Mollie & Matteo: Our current political world is mirroring and reflecting this belief that homosexuality is wrong. So what better time for satire. Everyone is so pro gay and equal rights, which is of course what we want, too. But no one is looking at middle America and people actually in the closet. No one is saying, hey this is really painful and tragic, and sitting with that. Having compassion but providing the desperate relief of laughter…This seemed like the healthiest, best way to “fight” the gay rights “fight”.

IFC: Hummus is hilarious. Why is it so funny?

Mollie: It just seems like something people take really seriously, which is funny to me. I started to see it in a lot of lesbians’ refrigerators at a time. It’s like observing a lesbian in a comfortable shoe. It’s a language we speak. Pass the Hummus. Turn on the Indigo Girls would ya?

See the whole season of Janice and Jeffrey right now on IFC’s Comedy Crib.

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Die Hard Dads

Inspiration For Die Hard Dads

Die Hard is on IFC all Father's Day Long

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Photo Credit: Everett Collection, GIPHY

Yippee ki-yay, everybody! It’s time to celebrate the those most literal of mother-effers: dads!

And just in case the title of this post left anything to the imagination, IFC is giving dads balls-to-the-wall ’80s treatment with a glorious marathon of action trailblazer Die Hard.

There are so many things we could say about Die Hard. We could talk about how it was comedian Bruce Willis’s first foray into action flicks, or Alan Rickman’s big screen debut. But dads don’t give a sh!t about that stuff.

No, dads just want to fantasize that they could be deathproof quip factory John McClane in their own mundane lives. So while you celebrate the fathers in your life, consider how John McClane would respond to these traditional “dad” moments…

Wedding Toasts

Dads always struggle to find the right words of welcome to extend to new family. John McClane, on the other hand, is the master of inclusivity.
Die Hard wedding

Using Public Restrooms

While nine out of ten dads would rather die than use a disgusting public bathroom, McClane isn’t bothered one bit. So long as he can fit a bloody foot in the sink, he’s G2G.
Die Hard restroom

Awkward Dancing

Because every dad needs a signature move.
Die Hard dance

Writing Thank You Notes

It can be hard for dads to express gratitude. Not only can McClane articulate his thanks, he makes it feel personal.
Die Hard thank you

Valentine’s Day

How would John McClane say “I heart you” in a way that ain’t cliche? The image speaks for itself.
Die Hard valentines

Shopping

The only thing most dads hate more than shopping is fielding eleventh-hour phone calls with additional items for the list. But does McClane throw a typical man-tantrum? Nope. He finds the words to express his feelings like a goddam adult.
Die Hard thank you

Last Minute Errands

John McClane knows when a fight isn’t worth fighting.
Die Hard errands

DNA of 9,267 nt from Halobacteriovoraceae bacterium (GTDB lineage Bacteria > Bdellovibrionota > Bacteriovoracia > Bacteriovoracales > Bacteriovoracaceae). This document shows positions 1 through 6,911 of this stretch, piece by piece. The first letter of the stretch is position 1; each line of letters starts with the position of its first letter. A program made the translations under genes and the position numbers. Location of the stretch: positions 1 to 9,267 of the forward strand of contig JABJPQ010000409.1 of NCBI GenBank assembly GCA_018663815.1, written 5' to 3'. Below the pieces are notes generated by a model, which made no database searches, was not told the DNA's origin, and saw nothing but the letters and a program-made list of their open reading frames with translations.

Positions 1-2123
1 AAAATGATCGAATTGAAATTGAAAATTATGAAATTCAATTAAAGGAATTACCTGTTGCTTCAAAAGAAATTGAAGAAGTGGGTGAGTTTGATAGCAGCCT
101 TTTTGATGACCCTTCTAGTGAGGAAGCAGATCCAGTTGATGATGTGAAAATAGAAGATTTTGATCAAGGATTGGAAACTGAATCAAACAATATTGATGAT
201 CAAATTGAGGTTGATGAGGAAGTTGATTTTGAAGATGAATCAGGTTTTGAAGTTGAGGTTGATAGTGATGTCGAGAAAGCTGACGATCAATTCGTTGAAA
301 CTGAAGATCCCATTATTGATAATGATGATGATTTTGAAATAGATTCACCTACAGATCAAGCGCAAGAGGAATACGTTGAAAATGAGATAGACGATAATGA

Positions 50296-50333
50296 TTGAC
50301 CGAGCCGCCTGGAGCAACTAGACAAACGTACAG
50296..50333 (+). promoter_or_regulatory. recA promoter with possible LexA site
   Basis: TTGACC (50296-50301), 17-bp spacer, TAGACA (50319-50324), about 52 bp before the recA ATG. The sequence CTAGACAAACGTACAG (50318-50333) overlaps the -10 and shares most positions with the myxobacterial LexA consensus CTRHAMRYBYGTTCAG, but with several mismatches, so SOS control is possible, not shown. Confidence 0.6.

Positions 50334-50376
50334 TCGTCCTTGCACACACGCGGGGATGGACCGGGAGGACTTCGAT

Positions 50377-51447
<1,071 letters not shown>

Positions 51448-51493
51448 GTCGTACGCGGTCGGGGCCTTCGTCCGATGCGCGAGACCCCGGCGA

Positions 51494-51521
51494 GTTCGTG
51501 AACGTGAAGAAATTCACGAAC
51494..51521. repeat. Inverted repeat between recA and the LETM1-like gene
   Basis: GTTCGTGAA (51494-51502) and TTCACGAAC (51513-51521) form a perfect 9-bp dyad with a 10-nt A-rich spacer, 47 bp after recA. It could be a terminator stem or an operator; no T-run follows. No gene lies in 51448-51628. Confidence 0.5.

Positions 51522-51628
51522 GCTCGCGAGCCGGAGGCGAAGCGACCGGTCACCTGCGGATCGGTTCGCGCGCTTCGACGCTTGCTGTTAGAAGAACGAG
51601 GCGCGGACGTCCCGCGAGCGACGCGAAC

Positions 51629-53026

Sneaking Out Of The Office Early

What is this, high school? Make a real exit, dads.
Die Hard office

Think you or your dad could stand to be more like Bruce? Role model fodder abounds in the Die Hard marathon all Father’s Day long on IFC.

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Founding Farters

Know Your Nerd History

Revenge of the Nerds is on IFC.

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Photo Credit: Everett Collection, GIFs via Giphy

That we live in the heyday of nerds is no hot secret. Scientists are celebrities, musicians are robots and late night hosts can recite every word of the Silmarillion. It’s too easy to think that it’s always been this way. But the truth is we owe much to our nerd forebearers who toiled through the jock-filled ’80s so that we might take over the world.

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Our humble beginnings are perhaps best captured in iconic ’80s romp Revenge of the Nerds. Like the founding fathers of our Country, the titular nerds rose above their circumstances to culturally pave the way for every Colbert and deGrasse Tyson that we know and love today.

To make sure you’re in the know about our very important cultural roots, here’s a quick download of the vengeful nerds without whom our shameful stereotypes might never have evolved.

Lewis Skolnick

The George Washington of nerds whose unflappable optimism – even in the face of humiliating self-awareness – basically gave birth to the Geek Pride movement.

Gilbert Lowe

OK, this guy is wet blanket, but an important wet blanket. Think Aaron Burr to Lin-Manuel Miranda’s Hamilton. His glass-mostly-empty attitude is a galvanizing force for Lewis. Who knows if Lewis could have kept up his optimism without Lowe’s Debbie-Downer outlook?

Arnold Poindexter

A music nerd who, after a soft start (inside joke, you’ll get it later), came out of his shell and let his passion lead instead of his anxiety. If you played an instrument (specifically, electric violin), and you were a nerd, this was your patron saint.

Booger

A sex-loving, blunt-smoking, nose-picking guitar hero. If you don’t think he sounds like a classic nerd, you’re absolutely right. And that’s the whole point. Along with Lamar, he simultaneously expanded the definition of nerd and gave pre-existing nerds a twisted sort of cred by association.

Lamar Latrell

Black, gay, and a crazy good breakdancer. In other words, a total groundbreaker. He proved to the world that nerds don’t have a single mold, but are simply outcasts waiting for their moment.

Ogre

Exceedingly stupid, this dumbass was monumental because he (in a sequel) leaves the jocks to become a nerd. Totally unheard of back then. Now all jocks are basically nerds.

Well, there they are. Never forget that we stand on their shoulders.

Revenge of the Nerds is on IFC all month long.